Anna Hazare: The Gandhi of 21st Century
Author: Sanjay Dutta
Published by: Mahaveer Publishers, New Delhi
Pages: 204 Price: Rs 175
This is a hastily compiled book published with the intention of cashing in on the popularity of Anna Hazare during the days of his latest fast in Ramlila Maidan, Delhi. It is categorised as Biography on the back cover. But only about one-fourth of the book (chapters 1 & 2) is actually about Anna Hazare, the person. The rest is a history of Anna’s work against corruption in Maharashtra (chapter 3), the history of corruption in India and the major scams (chapter 4), the Lokpal Bill, both the Government’s version and Anna’s (chapter 5), a chronicle of Anna’s efforts for the Jan Lokpal (chapter 6) and some critiques on Anna (chapter 7).
Even the first two chapters fail to give the reader any deep insight into the character and personality of Anna, which is what one would expect from a biography. Instead the book provides some brief and superficial glimpses into certain parts of Anna’s life. Much of the first chapter is reproduced (with due permission, of course) from Mukul Sharma’s article at a website. In fact, most of the book consists of material reproduced from here and there (magazine, newspapers and websites/blogs).
If you are looking for any deep insight into Anna, the man, this is not the book for you. If you are interested in necessary details about major scams in India, the Lokpal and its history and the Jan Lokpal movement led by Anna, this book may benefit you.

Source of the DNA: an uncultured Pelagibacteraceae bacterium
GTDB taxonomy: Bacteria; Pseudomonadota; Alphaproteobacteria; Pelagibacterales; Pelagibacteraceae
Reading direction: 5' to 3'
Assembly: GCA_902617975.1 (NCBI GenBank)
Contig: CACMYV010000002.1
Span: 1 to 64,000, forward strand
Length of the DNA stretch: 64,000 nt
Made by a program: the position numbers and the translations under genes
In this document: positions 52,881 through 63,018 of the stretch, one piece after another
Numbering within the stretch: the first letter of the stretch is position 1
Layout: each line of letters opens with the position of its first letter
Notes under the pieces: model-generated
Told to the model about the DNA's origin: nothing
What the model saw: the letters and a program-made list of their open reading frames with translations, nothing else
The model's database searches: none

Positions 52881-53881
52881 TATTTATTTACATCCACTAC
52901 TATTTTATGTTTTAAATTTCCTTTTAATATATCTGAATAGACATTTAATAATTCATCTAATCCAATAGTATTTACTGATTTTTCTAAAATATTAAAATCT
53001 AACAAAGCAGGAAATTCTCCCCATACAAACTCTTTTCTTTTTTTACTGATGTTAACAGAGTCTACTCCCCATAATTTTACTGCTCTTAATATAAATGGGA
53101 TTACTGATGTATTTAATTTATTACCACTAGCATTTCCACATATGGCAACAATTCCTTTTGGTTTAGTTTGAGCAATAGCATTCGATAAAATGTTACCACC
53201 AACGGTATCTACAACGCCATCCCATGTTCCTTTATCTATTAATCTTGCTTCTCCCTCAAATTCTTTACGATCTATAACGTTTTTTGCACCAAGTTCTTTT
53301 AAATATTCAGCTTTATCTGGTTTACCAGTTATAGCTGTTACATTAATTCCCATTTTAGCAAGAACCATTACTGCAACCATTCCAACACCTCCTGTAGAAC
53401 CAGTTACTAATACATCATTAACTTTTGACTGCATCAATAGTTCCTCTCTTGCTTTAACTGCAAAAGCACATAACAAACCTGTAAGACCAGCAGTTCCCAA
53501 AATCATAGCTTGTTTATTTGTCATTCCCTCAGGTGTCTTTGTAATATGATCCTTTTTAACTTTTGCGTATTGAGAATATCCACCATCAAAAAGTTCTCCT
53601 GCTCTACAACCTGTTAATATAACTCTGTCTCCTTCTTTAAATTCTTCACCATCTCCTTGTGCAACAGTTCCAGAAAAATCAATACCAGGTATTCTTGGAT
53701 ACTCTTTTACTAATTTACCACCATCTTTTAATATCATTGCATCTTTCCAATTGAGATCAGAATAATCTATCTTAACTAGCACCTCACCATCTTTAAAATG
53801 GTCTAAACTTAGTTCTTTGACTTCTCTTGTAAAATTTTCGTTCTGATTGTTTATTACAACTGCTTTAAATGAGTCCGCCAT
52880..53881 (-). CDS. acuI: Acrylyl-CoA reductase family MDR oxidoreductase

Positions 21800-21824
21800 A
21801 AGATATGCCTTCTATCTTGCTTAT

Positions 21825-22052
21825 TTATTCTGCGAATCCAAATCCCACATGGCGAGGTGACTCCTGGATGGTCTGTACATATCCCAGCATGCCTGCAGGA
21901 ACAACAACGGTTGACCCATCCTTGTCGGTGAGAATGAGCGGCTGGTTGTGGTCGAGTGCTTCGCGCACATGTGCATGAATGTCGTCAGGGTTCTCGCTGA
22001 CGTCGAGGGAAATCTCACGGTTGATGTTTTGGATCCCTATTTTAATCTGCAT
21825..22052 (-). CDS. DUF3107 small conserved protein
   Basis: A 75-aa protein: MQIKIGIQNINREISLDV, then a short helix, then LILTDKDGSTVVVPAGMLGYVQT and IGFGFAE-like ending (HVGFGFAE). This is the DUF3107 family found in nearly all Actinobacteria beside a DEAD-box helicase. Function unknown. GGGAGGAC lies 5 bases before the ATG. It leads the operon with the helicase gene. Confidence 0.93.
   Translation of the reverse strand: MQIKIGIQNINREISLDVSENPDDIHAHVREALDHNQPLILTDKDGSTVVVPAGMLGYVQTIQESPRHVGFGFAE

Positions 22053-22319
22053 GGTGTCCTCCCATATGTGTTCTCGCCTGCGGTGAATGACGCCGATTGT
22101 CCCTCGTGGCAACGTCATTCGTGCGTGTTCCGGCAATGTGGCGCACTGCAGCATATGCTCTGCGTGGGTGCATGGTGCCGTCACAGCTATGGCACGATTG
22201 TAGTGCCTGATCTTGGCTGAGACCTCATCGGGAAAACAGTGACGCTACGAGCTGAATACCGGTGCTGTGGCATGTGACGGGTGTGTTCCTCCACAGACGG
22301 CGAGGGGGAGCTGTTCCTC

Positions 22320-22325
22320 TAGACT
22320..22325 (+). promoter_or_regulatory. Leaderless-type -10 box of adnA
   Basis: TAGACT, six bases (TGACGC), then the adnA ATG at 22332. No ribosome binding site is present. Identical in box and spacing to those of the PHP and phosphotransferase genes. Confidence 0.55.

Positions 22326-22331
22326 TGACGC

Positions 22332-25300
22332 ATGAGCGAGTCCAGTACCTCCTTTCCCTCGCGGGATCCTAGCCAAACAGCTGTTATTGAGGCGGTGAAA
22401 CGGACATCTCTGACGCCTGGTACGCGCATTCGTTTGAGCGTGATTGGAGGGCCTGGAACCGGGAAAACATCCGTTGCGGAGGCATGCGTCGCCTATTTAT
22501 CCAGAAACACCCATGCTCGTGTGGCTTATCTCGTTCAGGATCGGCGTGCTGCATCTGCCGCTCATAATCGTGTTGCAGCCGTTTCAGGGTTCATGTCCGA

Since most of the matter is reproduced from various sources there is much repetitiveness. Such reproduction also leaves the book without coherence. The writer of the book seems to have no opinion of his own on the topic that he is writing about. In the first 6 chapters it would appear that the writer is an admirer of Anna Hazare, while the last chapter would leave the reader with the impression that he is the severest critic of Anna. The last chapter is a compilation of articles written by various lawyer-critics of Anna. Sanjay Dutta, the author, could have given his own opinion somewhere in the book, especially in the conclusion.
But is Sanjay Dutta really the author? The front and back covers mention him as the author while the inner title page mentions “Pradeep Thakur & Sanjay Dutta” as the authors.
The author(s) didn’t do their homework properly. The worst instance of poor editing is on the last page of the book (page 204) which quotes a paragraph from “Deepak Patel, a lawyer.” Interestingly it is a paragraph from one of the critiques in chapter 7 which is ascribed to one Gautam Patel.
I won’t dismiss the book as trash, of course. It does provide a lot of valuable information about the whole issue related to corruption in India and the Lokpal Bill. It would have been a good book if the author(s) had taken a little pain to edit it properly and bring into it the authorial personality to give it the unique identity that every book should possess.
Note: I didn’t buy this book. It was gifted to me by a student on the last Teacher’s Day [Sep 5]. Thanks to the student, I stand a little better informed about the Lokpal issue.